Hope: 100 days after the Nepal earthquake
Team Leader, Milijuli Nepali, BBC Media Action, Nepal
Watch: How a teacher was able to demolish his school safely because of practical information provided by Milijuli Nepali.
I was alone on the ground floor of the new house I was constructing when I felt the earth shake beneath me. Instinct took hold and I was out into the open in a flash. Only then did I realise that we’d been hit by an earthquake.
As the streets filled with confusion and apprehension, I was one of the fortunate few whose phone call went through and was relieved to hear that my family was safe. Other people weren’t so lucky. Beside me, an elderly lady was frantically calling out her daughter’s name and crying while beating her chest with her fist. There were many more like her in the streets.
Questions without answers
I immediately left for home to see my eight-year-old daughter and my wife. My neighbours and family members had a lot of questions for me: “Is there a bigger one coming? Should we move inside the house tonight? How can we be safe? Will the school open tomorrow?” I wasn’t able to answer their questions as I too was searching for similar answers in my head.
Being a broadcaster with 15 years’ experience, along with the knowledge gained from BBC Media Action Lifeline training, I kept reminding myself; “Radio is the means to address these unanswered questions.”
I headed straight to the BBC Media Action office, as it’s the first meeting point under our crisis communication protocol. As no one had yet arrived, I quickly moved to Radio Sagarmatha, the alternative venue, where I finally spoke with Mona Laczo, our Country Director. She told me the team was planning to help affected communities by sharing life-saving messages through radio.
The next day we gathered at Mona’s house, as we felt the office wasn’t safe to work in. We immediately got to work with the BBC World Service Nepali Service, creating a ‘Lifeline’ radio programme - designed to give people practical information to help them deal with the effects of the disaster. Topics dealt with questions about if and when another earthquake might strike, the protection of children, how to stay safe during an aftershock, building temporary shelters and issues of health and hygiene.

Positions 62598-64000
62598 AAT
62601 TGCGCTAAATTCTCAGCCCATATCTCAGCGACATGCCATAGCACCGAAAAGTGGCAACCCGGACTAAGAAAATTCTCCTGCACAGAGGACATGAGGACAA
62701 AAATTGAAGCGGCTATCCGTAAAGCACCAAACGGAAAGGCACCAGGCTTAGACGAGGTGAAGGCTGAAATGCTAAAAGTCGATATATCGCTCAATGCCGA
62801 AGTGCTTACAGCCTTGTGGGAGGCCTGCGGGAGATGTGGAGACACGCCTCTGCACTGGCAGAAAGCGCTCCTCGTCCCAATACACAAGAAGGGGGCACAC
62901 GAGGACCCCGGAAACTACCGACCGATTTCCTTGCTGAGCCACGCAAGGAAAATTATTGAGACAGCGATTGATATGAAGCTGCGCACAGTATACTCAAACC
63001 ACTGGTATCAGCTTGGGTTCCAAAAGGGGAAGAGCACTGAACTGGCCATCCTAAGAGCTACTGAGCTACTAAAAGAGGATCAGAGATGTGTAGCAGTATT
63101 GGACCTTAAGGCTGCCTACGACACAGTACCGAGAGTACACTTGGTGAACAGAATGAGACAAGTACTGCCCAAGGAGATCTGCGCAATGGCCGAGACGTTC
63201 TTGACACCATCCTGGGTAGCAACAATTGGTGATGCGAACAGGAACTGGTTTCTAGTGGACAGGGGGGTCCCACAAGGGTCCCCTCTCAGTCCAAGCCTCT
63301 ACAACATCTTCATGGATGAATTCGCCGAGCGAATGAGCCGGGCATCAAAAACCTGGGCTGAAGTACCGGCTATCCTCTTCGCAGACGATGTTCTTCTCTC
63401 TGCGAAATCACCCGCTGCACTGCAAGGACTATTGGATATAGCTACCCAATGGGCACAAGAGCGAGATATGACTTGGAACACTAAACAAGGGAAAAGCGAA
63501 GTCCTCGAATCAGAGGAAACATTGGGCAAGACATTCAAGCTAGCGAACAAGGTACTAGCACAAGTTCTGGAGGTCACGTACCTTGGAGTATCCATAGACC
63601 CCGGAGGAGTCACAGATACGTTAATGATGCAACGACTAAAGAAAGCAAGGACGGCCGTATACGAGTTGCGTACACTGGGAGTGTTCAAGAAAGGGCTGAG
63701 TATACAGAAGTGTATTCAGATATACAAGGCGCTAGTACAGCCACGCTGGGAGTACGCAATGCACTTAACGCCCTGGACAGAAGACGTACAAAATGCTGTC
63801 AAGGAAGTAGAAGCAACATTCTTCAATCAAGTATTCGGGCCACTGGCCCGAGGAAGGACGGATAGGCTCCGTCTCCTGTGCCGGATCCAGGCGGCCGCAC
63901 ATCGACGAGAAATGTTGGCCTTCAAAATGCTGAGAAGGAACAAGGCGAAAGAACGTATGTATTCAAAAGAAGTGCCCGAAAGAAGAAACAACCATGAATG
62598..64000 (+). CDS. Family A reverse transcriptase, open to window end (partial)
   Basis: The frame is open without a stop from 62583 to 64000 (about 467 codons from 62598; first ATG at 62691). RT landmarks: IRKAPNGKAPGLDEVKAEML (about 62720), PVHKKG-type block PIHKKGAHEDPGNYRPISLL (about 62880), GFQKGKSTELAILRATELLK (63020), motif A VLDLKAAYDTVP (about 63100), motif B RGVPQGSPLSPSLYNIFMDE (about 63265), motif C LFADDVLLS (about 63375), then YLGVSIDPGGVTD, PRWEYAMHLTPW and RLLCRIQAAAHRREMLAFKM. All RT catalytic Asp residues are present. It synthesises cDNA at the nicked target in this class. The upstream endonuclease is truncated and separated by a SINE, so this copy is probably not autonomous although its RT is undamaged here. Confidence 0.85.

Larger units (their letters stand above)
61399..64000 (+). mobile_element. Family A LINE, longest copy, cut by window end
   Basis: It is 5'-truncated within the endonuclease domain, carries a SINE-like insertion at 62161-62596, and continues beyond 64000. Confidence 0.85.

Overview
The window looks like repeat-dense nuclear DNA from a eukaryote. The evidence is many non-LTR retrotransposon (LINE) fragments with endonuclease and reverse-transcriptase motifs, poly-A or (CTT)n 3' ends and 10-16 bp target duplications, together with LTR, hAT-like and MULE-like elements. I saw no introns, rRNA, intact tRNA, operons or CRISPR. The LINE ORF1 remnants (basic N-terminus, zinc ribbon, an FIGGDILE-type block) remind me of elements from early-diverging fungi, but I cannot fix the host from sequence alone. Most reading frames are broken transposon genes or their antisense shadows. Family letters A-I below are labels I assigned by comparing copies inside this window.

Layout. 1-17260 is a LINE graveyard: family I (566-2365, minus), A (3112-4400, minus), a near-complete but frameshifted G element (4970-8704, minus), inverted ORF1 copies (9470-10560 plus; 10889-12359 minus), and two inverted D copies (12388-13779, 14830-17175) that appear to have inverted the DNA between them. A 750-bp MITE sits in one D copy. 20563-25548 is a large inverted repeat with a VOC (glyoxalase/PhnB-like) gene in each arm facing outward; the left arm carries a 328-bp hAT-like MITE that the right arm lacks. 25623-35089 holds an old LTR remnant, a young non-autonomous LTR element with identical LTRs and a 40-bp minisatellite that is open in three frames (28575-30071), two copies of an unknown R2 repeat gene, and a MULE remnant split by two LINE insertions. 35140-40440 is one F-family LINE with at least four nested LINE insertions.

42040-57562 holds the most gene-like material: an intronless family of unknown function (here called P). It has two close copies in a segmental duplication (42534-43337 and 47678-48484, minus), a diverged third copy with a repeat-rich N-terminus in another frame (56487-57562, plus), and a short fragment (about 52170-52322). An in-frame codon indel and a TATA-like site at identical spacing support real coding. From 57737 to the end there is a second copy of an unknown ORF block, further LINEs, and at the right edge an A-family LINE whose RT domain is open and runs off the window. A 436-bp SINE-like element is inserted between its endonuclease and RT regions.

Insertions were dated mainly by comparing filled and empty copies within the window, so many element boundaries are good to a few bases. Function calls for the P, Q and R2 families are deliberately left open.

Dipika and Anuj, Milijuli Nepali producers, working from Mona's garden
As the days unfolded, the gravity of the situation gradually began to surface - thousands of lives were lost, property wrecked and families separated. Relief in every shape and form was key to survival and the need for a Lifeline programme seemed greater every day.
On May 1, we recorded our first stand-alone Lifeline programme, Milijuli Nepali (Together Nepal), in Mona’s garden. BBC World Service’s Nepali Service and hundreds of our local partner radio stations broadcast the show – collectively reaching the majority of the country.
Milijuli Nepali talking to farmers about rice harvesting and storage in Gorkha.
Since then, our team has travelled to various earthquake affected areas to meet people and to bring back their stories and concerns. The second major earthquake, which hit us on May 12, added more fuel to the crisis. Along with other practical information, our programme incorporated comforting stories of survival and interviews with mental health experts to address the insecurity and fear in the minds of many.
These days, it gives the team and me immense happiness when we hear stories of lives positively impacted by the programme. A local school head teacher in Dhading talked about how the show became his lifeline when a helpline number broadcast on Milijuli Nepali gave him vital information to help him demolish his damaged school. A local farmer told us how he purified dirty drinking water and organised toilet cleaning in his community at Kutal in Kavre district, after being inspired by listening to an episode on health and hygiene.
Milijuli Nepali discussing child care with earthquake affected families in Nuwakot.
It’s been 100 days since the devastating earthquake of April 25. Currently, 250 community radio stations and 55 commercial radios are broadcasting Milijuli Nepali. Altogether, 79 episodes have been aired and more than 300 affected people, and 160 government officials and experts have been interviewed for the programme.
I can’t forget the day the earthquake hit us and how helpless I felt trying to answer all those questions from my family and friends. Now, 100 days on, Milijuli Nepali has become the platform on which to ask these very questions, share and learn and find practical answers and solutions.